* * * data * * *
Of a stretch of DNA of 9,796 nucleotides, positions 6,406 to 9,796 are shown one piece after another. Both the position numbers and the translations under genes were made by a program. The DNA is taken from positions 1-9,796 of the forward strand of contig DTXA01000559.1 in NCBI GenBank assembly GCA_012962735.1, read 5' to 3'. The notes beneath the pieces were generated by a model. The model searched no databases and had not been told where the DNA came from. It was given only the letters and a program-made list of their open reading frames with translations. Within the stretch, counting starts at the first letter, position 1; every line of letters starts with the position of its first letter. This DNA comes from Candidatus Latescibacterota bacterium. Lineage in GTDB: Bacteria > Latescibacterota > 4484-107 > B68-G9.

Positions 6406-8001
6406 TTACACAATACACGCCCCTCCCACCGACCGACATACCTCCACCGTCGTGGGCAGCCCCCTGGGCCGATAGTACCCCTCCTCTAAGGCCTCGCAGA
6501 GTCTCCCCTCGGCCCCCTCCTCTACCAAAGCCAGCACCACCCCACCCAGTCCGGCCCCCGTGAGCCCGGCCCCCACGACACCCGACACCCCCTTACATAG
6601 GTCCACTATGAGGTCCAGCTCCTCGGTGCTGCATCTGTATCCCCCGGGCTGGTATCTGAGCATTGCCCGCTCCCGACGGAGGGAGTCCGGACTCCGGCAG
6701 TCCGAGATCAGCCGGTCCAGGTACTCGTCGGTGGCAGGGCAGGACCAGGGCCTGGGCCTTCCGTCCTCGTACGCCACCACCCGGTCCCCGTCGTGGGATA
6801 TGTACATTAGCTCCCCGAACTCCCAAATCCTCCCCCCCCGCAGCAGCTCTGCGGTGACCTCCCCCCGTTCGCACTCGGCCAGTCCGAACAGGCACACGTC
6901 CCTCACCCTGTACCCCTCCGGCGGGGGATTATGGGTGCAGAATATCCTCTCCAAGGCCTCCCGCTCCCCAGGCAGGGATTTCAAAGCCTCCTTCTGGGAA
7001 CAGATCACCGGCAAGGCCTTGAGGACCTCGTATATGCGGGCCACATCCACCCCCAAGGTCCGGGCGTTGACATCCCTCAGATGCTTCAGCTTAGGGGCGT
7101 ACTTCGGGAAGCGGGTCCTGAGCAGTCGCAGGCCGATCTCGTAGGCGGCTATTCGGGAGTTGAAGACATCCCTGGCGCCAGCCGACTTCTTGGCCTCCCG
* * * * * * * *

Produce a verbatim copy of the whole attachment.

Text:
Of a stretch of DNA of 9,796 nucleotides, positions 6,406 to 9,796 are shown one piece after another. Both the position numbers and the translations under genes were made by a program. The DNA is taken from positions 1-9,796 of the forward strand of contig DTXA01000559.1 in NCBI GenBank assembly GCA_012962735.1, read 5' to 3'. The notes beneath the pieces were generated by a model. The model searched no databases and had not been told where the DNA came from. It was given only the letters and a program-made list of their open reading frames with translations. Within the stretch, counting starts at the first letter, position 1; every line of letters starts with the position of its first letter. This DNA comes from Candidatus Latescibacterota bacterium. Lineage in GTDB: Bacteria > Latescibacterota > 4484-107 > B68-G9.

Positions 6406-8001
6406 TTACACAATACACGCCCCTCCCACCGACCGACATACCTCCACCGTCGTGGGCAGCCCCCTGGGCCGATAGTACCCCTCCTCTAAGGCCTCGCAGA
6501 GTCTCCCCTCGGCCCCCTCCTCTACCAAAGCCAGCACCACCCCACCCAGTCCGGCCCCCGTGAGCCCGGCCCCCACGACACCCGACACCCCCTTACATAG
6601 GTCCACTATGAGGTCCAGCTCCTCGGTGCTGCATCTGTATCCCCCGGGCTGGTATCTGAGCATTGCCCGCTCCCGACGGAGGGAGTCCGGACTCCGGCAG
6701 TCCGAGATCAGCCGGTCCAGGTACTCGTCGGTGGCAGGGCAGGACCAGGGCCTGGGCCTTCCGTCCTCGTACGCCACCACCCGGTCCCCGTCGTGGGATA
6801 TGTACATTAGCTCCCCGAACTCCCAAATCCTCCCCCCCCGCAGCAGCTCTGCGGTGACCTCCCCCCGTTCGCACTCGGCCAGTCCGAACAGGCACACGTC
6901 CCTCACCCTGTACCCCTCCGGCGGGGGATTATGGGTGCAGAATATCCTCTCCAAGGCCTCCCGCTCCCCAGGCAGGGATTTCAAAGCCTCCTTCTGGGAA
7001 CAGATCACCGGCAAGGCCTTGAGGACCTCGTATATGCGGGCCACATCCACCCCCAAGGTCCGGGCGTTGACATCCCTCAGATGCTTCAGCTTAGGGGCGT
7101 ACTTCGGGAAGCGGGTCCTGAGCAGTCGCAGGCCGATCTCGTAGGCGGCTATTCGGGAGTTGAAGACATCCCTGGCGCCAGCCGACTTCTTGGCCTCCCG